Leading Academic Publishes Research Into The Psychology of Meetings

Research paper reveals the ‘coffee break chat’ as one of the keys to business success

This information originated in American English.

May 05, 2009

SINGAPORE -  It might not be what is discussed during a meeting but the informal discussions that take place during the coffee and lunch breaks, or in the taxi on the way to the airport after a business gathering is over, that make face-to face meetings a more effective form of business communication than other increasingly popular ‘virtual alternatives'.

This fact, highlighting the importance of sideline conversations enabled by face-to-face meetings, was one of many findings in a new academic paper entitled ‘Why Face-to-Face Business Meetings Matter' published today by Dr Richard Arvey PhD, Head of the Department of Management and Organisation at National University of Singapore.

Commissioned by Hilton Hotels Corporation (Hilton) in Asia, the paper addresses the business and
psychological values derived from face-to-face meetings. In his paper, Dr Arvey concludes that
meetings definitely matter to the modern business and whilst companies are increasingly relying on
‘computer-mediated' channels such as email or the internet, they should be careful to ensure that
they are still selecting the most appropriate medium for their business discussions.

Speaking about his research Dr Arvey said, "Current trends suggest that face-to-face meetings are
increasingly being substituted by virtual alternatives, but research shows that face-to-face meetings
provide many positive effects compared to computer mediated alternatives. It is my belief that
eliminating face-to-face meetings would be a mistake for businesses because of the variety of
positive psychological as well as general business outcomes that meetings can offer corporations."

He also said that conference calls or emails are a good option when companies want to convey
information but don't really need a decision or response from the participants, or perhaps have a
need to respond to an issue quickly. Meanwhile, face-to-face meetings are considered more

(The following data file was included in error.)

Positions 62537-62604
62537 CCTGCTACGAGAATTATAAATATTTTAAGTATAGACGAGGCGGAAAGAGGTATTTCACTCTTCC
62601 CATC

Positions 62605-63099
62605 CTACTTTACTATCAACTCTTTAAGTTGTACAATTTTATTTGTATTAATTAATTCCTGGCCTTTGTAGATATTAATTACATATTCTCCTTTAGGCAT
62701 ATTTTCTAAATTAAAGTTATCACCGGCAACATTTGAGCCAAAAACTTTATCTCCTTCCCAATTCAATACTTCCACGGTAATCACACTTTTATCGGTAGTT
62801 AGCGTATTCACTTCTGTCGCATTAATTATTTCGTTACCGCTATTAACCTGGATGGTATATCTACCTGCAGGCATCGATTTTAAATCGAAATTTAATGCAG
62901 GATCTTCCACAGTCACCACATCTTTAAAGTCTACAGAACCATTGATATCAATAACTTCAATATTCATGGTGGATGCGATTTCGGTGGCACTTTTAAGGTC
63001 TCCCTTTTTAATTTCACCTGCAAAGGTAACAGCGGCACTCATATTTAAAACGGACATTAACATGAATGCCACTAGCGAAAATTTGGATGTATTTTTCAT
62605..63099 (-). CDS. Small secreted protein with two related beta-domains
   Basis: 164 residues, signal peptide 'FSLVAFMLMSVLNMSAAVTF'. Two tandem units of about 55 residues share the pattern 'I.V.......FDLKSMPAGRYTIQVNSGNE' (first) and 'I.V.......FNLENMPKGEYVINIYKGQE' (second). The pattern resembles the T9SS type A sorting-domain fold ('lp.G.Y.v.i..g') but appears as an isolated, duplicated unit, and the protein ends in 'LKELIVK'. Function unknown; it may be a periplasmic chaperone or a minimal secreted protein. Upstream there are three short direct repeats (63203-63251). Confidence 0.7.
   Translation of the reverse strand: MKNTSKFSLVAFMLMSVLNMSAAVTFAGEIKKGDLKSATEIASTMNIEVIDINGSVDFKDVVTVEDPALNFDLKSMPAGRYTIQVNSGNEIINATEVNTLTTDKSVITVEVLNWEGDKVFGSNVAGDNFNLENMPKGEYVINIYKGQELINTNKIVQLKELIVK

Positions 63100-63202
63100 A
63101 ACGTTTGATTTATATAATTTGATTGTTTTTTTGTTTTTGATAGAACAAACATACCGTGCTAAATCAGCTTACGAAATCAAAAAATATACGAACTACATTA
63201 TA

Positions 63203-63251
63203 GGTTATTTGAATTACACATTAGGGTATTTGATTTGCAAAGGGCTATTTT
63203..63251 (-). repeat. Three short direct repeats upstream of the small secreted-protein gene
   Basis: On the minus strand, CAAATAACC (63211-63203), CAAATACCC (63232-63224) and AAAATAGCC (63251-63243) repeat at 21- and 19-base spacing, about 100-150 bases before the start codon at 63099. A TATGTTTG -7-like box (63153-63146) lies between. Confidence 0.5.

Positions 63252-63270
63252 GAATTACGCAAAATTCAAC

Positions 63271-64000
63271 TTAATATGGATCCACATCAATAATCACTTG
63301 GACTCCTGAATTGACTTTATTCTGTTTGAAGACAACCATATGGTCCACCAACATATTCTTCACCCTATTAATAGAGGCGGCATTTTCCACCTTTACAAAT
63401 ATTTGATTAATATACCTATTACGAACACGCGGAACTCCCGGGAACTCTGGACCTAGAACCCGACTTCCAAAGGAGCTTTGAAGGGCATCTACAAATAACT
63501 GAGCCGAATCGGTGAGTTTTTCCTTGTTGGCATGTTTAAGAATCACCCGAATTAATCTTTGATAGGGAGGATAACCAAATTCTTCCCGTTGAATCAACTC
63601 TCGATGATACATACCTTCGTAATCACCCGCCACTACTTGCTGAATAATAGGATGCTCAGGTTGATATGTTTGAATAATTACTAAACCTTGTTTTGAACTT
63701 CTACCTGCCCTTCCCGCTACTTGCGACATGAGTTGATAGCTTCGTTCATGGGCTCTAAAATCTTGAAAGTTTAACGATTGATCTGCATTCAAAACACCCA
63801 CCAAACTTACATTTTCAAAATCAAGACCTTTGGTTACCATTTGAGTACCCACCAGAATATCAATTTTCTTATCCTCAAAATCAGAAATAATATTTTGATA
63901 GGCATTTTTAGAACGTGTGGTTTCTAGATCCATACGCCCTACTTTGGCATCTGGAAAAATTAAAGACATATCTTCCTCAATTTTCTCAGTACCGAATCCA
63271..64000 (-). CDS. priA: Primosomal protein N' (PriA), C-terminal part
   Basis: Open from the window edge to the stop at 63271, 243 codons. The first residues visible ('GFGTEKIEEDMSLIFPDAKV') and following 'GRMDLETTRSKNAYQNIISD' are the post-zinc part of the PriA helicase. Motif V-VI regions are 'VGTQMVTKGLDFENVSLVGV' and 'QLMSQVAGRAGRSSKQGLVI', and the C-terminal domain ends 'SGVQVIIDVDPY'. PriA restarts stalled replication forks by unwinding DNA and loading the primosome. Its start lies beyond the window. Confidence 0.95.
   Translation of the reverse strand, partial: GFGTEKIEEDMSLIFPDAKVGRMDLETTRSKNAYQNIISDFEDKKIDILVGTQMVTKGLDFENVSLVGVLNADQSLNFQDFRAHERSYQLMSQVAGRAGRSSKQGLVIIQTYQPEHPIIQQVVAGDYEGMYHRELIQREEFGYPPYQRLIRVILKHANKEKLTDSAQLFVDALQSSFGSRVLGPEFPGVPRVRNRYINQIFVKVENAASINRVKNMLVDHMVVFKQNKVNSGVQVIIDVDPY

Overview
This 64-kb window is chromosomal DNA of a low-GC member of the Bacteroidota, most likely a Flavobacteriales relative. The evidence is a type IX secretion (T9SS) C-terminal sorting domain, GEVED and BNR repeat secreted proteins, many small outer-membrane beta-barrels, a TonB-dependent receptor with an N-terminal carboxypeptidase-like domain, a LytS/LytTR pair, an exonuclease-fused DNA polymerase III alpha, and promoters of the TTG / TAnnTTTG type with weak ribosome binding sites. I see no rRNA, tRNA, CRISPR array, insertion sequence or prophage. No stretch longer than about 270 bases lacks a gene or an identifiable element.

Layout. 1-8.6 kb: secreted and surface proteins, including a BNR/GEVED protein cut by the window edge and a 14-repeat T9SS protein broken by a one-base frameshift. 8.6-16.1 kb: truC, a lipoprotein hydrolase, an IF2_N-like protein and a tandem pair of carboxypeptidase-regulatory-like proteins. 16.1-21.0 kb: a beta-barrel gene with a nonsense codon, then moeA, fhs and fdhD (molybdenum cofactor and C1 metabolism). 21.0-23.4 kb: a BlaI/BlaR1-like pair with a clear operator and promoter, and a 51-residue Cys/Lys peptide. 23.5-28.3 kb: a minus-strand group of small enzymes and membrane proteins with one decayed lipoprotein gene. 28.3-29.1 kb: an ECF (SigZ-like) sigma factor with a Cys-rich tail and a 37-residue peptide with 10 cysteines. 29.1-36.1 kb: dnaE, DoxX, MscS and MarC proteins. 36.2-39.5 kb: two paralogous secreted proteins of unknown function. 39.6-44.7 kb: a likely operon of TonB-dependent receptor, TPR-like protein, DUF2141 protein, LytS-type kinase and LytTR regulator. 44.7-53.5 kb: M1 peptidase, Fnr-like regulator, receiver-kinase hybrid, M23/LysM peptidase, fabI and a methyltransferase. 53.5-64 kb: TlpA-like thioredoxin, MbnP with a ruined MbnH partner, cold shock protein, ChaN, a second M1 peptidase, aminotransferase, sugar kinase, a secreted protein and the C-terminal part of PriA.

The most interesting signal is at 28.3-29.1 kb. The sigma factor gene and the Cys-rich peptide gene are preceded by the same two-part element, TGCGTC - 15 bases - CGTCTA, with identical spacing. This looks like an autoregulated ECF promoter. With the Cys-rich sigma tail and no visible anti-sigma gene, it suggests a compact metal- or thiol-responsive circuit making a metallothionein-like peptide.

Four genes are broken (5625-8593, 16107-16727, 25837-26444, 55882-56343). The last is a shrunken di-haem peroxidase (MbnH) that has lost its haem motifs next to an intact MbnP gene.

effective when wide consensus and persuasion is required, or when there is a range of complex
tasks or decisions on the agenda.

Dr Arvey's paper goes on to provide further psychological reasons as to why meetings, through
human contact enable transparency and trust, establish strong social and important exchange
relationships and assist the ability for participants to evaluate and judge.

Hilton commissioned the research to explore current business perceptions about the importance of
meetings. The hotel chain wanted to determine whether short term cost cuts made by stopping
meetings were worth the potentially detrimental longer term effects to business.

Dr Arvey also said there was a need to take a different approach to running successful meetings in
countries across Asia Pacific. While Singaporeans prefer to achieve closure and clear procedures
through meeting, participants in China tend to place a higher value on traditions. Meanwhile,
Australians respond better to meetings that emphasize individual responsibility.

Andrew Flack, Vice President Sales & Marketing, Hilton Hotels Asia Pacific said of the Hilton
commissioned research, "Working with a respected academic such as Dr Arvey has provided us with
fresh insights in to the evolving needs of our meetings customers. What we learnt not only supports
our own belief that meetings still matter, but also brings further relevance to our "Meetings for Free"
promotion which is designed to help reduce costs and keep business people meeting".

Meetings For Free‘Why face to face meetings matter' forms part of a comprehensive programme of meetings activity
in support of Hilton's ongoing promotion ‘meetings for free'. Anyone making a bedroom booking
before 30th June for any date in 2009 will be eligible to receive a complimentary day meetings